3) I make my own food

I will never ever buy frozen processed food like chicken fingers or pot pie, those kinds of food. If I have a hankering for chicken pot pie, I will make my own! I will use a pre-made pie crust, but the filling is all me! It also tastes 100x better!

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For a bit of a price example, this is what we had for dinner last night:

BBQ’d Chicken Breast

Baked Sweet Potatoes

Salad with romaine lettuce, celery, tomato, apple and green onion.

The chicken breasts were about $3.50 for both (as I usually spend $7 for a pack of four when they are on sale). The sweet potatoes were $1 for two, and the salad fixin’s probably came up to $2. I spent $2 on a head of romaine, $2 for cherry tomatoes, $2 for celery and 50 cents for the green onion. I made 3 salads out of that lettuce, and still have tomatoes, celery and green onion left over.

Rough estimate of costs for last nights dinner: $6.50

Oh and by the way, we have leftovers for lunch….

I find that VERY reasonable for a dinner for two.

What do you think?

 

 

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2 Comments

  1. Kristen

    I think you’re right about that X-weighted thing.

    I didn’t see the meal, the comment, or the debate. But here’s something that I think is often forgotten in these debates: good nutrition requires knowledge. Not everyone knows that the claims on processed food boxes aren’t true. The “healthy choice” checkmark that is on so many boxes lies to us.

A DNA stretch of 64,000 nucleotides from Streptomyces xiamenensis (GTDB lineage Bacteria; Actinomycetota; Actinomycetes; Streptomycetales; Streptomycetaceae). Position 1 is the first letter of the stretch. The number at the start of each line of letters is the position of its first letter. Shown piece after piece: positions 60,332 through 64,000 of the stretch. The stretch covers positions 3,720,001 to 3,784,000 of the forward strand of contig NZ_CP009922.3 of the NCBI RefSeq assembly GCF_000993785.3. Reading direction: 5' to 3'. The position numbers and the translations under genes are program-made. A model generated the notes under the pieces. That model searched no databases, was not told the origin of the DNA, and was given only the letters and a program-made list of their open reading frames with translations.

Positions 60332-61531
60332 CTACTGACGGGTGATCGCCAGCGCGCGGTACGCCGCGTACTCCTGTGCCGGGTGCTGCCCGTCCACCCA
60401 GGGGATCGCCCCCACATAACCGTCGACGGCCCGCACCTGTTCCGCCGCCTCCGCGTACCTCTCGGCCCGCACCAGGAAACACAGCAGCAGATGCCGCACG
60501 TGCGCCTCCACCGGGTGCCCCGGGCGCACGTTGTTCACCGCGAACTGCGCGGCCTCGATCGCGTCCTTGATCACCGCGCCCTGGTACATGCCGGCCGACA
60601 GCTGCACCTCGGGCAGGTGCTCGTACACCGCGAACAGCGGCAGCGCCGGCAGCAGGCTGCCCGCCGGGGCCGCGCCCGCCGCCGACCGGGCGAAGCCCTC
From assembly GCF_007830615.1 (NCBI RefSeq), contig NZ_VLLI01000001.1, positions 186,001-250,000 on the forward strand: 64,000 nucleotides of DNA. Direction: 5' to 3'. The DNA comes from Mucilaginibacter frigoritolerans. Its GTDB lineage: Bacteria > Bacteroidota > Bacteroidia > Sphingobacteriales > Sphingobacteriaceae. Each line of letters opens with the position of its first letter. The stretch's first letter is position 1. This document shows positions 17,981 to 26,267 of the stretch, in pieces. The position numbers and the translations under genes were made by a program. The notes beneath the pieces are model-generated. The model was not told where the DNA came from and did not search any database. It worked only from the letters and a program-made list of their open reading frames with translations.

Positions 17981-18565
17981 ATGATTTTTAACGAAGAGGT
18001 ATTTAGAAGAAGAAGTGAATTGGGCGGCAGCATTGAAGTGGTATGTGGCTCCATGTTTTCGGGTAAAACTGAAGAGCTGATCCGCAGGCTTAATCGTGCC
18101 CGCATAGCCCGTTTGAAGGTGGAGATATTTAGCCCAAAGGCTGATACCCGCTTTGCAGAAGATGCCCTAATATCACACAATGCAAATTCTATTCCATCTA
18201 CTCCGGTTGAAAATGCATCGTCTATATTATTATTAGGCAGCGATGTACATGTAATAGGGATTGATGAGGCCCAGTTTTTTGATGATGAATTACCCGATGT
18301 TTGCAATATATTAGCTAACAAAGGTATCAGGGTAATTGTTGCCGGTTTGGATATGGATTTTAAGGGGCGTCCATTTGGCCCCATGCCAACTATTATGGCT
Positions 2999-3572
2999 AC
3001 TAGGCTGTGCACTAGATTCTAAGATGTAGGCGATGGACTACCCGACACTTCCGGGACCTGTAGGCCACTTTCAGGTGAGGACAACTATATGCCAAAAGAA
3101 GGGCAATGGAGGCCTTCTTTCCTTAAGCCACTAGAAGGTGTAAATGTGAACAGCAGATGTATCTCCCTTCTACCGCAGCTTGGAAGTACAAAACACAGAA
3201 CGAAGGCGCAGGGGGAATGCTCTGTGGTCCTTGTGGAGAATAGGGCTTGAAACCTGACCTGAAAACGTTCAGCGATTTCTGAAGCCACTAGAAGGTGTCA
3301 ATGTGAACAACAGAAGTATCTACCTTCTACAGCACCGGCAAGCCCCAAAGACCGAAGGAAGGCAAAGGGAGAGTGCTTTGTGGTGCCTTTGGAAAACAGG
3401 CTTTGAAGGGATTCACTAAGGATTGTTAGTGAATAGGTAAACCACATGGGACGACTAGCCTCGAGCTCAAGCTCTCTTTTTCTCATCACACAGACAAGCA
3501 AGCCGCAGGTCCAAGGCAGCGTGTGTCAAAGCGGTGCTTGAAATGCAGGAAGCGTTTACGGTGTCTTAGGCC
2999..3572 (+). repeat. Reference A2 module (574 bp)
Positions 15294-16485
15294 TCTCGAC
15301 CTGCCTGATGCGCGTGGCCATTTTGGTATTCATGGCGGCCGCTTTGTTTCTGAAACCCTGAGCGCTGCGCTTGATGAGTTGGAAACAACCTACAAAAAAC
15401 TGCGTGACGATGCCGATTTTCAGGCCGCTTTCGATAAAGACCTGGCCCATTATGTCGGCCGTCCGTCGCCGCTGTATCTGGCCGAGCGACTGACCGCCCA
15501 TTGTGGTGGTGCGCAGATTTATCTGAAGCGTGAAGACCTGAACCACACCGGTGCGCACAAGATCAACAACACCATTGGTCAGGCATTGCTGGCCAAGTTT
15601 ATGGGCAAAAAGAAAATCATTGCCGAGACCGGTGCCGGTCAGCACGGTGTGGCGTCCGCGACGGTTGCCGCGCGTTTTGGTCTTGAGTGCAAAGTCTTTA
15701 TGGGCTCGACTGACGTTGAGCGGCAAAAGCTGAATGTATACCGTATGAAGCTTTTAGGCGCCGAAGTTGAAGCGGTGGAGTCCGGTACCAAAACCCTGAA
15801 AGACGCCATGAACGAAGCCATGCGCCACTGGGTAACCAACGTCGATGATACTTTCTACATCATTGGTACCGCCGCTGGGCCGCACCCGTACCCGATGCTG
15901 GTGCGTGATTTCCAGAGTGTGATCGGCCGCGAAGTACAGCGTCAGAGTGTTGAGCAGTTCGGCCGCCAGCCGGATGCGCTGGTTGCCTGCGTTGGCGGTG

Another thing that tends to be forgotten is the labour cost in making healthy food. Sure, the boxes of food are more expensive in dollars, but when you factor in the labour cost (the prep time and the cooking time) of “real food,” the cost does go up. The cost of a store-bought pizza from the freezer section and a homemade pizza (especially if you make your own crust instead of going with whole wheat pitas like i often do) probably equal out. I’m not saying that labour cost isn’t “money well spent” or isn’t worth it, but there are definitely people who struggle with the time (and perhaps even the know-how).

    Healthy cooking and meal planning is definitely something that if taught in schools, could really help us all in the long run.

    Just my multiple cents 🙂 (great post)

    Reply
    1. Rebecca

      Being comfortable in the kitchen is a pretty big part of the ‘healthy eating’ equation in my opinion. I grew up with fruits and veggies always available (my Dad is in the business actually) and I am VERY comfortable in the kitchen. I am the crazy person who decided to make Christmas dinner the week after Max was born… That and almost every single one of my wedding gifts was kitchen-related 🙂 I think things are getting better – we have over 6 sections of the Foods and Nutrition course at my school and I’m finding that teens are a bit more aware of food they put in their body.

      Ha, I was thinking about pizza when writing this post – when I make my own pizza it does cost more than the $6.99 Pizza Pizza special! But it is a totally better pizza (that doesn’t make me sick).

      Reply